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Wednesday, March 06, 2013

nextchurch and a bluegrass band

Yesterday's post on "the Water bug" and some of the NEXTchurch conversation about collaboration and improvisation reminded me of a post on bluegrass and the church from a couple of years ago.  Here is a re-posting of that...


Summer 2010

I got back a week ago from "Camp Bluegrass" with my brother.  It was something he first mentioned 2-3 years ago and it sounded like the perfect opportunity to spend some good one-on-one time with him, commuting 30 min. each way daily while staying at his house in Lubbock, TX.

So he went as a beginner banjo player and I took my mandolin, thinking I could experience the most musical growth on it (and boy did I!).  That's all background to the story I want to share...

On the opening morning, the whole camp gathered (about 200 people) to meet the instructors.  There were about 20 instructors on the various instruments (guitar, mandolin, banjo, bass, fiddle, dobro, vocalists).  After being introduced by name, they were introduced musically.  They all played unamplified and, as is the custom with bluegrass music, took turns improvising.

Several things struck me during this 10 minute "introduction."

  1. While the auditorium was AMAZINGLY equipped for amplification of this style of music, they played down on the floor (unamplified), which meant that when one of them soloed, the other 19 instruments played amazingly softly in order that each might be heard.  And each, in turn, was heard clear as crystal.
  2. I am fairly confident that the piece was unrehearsed, though it was familiar to each of them.  They just soloed in the order of the 20-person line they formed across the stage, and the handoffs were SEAMLESS.  As each neared the end of their improvisation, they "set up" the next, who often picked up a riff or sound from the one before and wove it into their own improvised solo.  And each nodded and honored their 'neighbor' (and even left space for the applause of the one who went before).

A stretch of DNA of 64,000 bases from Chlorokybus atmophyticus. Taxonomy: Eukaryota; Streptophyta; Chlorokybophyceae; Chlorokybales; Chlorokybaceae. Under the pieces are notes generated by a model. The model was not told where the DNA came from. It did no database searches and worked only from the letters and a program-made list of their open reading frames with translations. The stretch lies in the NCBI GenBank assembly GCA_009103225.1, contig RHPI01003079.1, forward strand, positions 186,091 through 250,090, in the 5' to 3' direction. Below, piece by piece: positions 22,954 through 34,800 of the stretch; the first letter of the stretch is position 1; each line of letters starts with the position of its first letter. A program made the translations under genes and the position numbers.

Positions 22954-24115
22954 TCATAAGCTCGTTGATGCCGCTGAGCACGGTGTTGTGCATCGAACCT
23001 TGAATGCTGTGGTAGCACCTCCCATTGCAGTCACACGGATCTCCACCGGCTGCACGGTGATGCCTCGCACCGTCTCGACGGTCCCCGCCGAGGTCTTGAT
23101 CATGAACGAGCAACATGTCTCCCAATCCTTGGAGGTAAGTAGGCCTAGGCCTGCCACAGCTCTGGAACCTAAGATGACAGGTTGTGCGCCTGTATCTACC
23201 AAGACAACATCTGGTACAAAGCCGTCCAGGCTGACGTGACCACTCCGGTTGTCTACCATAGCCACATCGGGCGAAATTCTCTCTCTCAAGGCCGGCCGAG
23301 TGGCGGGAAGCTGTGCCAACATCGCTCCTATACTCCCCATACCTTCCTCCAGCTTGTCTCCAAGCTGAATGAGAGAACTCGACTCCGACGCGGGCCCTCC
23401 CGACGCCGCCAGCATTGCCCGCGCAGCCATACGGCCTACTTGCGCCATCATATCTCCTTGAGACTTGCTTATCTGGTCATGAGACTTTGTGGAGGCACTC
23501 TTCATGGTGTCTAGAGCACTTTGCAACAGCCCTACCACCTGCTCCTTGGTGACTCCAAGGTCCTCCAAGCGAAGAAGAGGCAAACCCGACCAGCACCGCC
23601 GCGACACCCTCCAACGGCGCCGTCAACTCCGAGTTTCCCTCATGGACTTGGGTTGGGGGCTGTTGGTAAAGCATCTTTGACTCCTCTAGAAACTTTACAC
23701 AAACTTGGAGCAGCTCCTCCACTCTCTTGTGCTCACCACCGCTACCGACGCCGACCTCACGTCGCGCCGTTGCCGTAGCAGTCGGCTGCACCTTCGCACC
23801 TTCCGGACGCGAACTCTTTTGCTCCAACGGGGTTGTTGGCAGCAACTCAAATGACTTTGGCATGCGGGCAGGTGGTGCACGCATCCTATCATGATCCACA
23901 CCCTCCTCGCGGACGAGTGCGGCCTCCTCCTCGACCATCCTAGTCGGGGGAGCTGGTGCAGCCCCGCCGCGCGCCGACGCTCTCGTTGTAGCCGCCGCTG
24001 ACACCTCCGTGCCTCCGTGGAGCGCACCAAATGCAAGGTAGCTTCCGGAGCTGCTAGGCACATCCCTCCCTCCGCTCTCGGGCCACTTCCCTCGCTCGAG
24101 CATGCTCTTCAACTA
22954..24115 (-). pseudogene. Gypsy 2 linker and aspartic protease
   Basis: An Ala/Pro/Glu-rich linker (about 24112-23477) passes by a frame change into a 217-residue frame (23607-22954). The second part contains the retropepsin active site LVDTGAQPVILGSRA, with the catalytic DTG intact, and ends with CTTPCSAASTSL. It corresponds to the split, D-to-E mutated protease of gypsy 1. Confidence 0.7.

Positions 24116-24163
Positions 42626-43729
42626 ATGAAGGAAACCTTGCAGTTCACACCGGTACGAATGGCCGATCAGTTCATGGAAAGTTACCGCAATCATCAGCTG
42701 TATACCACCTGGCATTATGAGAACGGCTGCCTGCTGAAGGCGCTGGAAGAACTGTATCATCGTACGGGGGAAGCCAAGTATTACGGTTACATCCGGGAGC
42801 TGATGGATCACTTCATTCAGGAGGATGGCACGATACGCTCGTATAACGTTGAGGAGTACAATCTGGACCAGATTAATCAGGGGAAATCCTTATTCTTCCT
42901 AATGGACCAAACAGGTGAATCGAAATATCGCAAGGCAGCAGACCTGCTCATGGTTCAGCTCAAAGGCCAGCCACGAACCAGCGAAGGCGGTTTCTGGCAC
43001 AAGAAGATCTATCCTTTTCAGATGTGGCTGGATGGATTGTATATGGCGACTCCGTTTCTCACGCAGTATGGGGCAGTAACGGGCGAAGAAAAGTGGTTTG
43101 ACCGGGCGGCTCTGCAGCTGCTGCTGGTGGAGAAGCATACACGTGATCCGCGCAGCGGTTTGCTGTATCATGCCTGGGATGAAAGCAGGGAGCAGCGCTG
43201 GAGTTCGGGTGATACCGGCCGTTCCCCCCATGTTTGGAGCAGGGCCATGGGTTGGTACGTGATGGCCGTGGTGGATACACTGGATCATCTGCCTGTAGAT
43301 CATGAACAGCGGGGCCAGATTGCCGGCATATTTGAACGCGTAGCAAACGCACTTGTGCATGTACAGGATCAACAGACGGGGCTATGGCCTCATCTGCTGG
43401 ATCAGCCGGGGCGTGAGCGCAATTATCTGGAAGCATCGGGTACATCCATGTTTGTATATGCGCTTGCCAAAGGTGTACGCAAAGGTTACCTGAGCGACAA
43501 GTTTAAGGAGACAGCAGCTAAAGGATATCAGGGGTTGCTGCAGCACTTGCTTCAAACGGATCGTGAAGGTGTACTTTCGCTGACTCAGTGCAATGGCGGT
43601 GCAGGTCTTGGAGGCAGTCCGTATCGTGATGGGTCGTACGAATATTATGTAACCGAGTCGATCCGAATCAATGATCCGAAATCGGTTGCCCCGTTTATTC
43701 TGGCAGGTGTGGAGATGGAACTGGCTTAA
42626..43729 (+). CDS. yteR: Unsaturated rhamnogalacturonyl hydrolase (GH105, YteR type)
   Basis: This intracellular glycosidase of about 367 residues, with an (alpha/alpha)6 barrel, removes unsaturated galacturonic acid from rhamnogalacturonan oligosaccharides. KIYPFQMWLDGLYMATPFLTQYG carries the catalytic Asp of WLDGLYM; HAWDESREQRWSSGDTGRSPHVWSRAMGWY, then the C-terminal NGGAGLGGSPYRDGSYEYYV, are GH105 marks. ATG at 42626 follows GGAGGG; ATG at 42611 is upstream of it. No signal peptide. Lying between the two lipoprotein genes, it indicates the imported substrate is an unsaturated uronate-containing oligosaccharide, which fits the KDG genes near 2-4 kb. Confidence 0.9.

3. There was very little ego up front, though these were world-class musicians.  This was borne out in class, when these virtuosos would patiently meet each of us at our level and help us grow.  These soloists weren't trying to upstage their neighbors, but build on, add to, support, and interact with what each had brought. 
As the week progressed, I came to appreciate bluegrass as a particularly humble and communal musical art-form.  While one can get written music, most tunes and chords and licks are learned from the community, around the circle or in friendly and willing collaboration off to the side.  The whole culture of bluegrass is family and friends sitting around swapping stories, tunes, lyrics, and encouragement - and is one of participation WITH rather than attention TO a performer.

Musically, all that was fascinating, compelling, and inviting - and plenty to marvel about, but I could not help but see and hear and share in all that as a Christian and as a pastor and think this is what the church should be like, from the humility to the participation to the invitation to the fellowship, with the Good News as our song.

Sound like a church you'd want to be a part of?  I sure would!

Also check out Steve Lindsley's great description of NEXTchurch and comparisons with jazz!

Tuesday, March 05, 2013

nextchurch and the waterbug

Attending NEXTchurch this year I heard two themes - collaborative leadership and risking failure - that reminded me of something I experienced only three days earlier...

I watched intently as six 3rd and 4th graders excitedly performed a skit to "sell" their bug-attracting pest crusher and then loaded nearly 300 pounds on it to crush their imaginary bug.

What I was watching was the culmination of nearly six weeks of weekly kid-collaboration, to fulfill the challenge #4 of this year's "Odyssey of the Mind" contest: "Tumblewood."  Basically, they had to design a small structure made of only balsa wood and glue, roll it down a ramp and over to a weight-bearing platform without touching it, then load as much weight as possible on it until it broke.

This group of six 3rd and 4th graders (and several hundred others like them from our part of the state) all collaborated, tested, and tried multiple structures until settling on one. They added creativity and expression, and included everyone on the team, and they bonded as a team over the weeks of meeting. What was even more amazing was seeing thousands of kids come together for the district event and seeing this played out with greater and lesser degrees of "success" - but with a stunning degree of community, trust, and teamwork.

Odyssey of the Mind invites a beautiful synthesis of creativity, expression, ingenuity, teamwork, collaboration... and RISK of FAILURE.  My daughter's team had to go through a number of designs before settling on the one they used.  In fact, Odyssey of the Mind so encourages creative exploration and risk of failure that they have a special award for it, called the "Renatra Fusca Creativity Award."

"Renatra Fusca"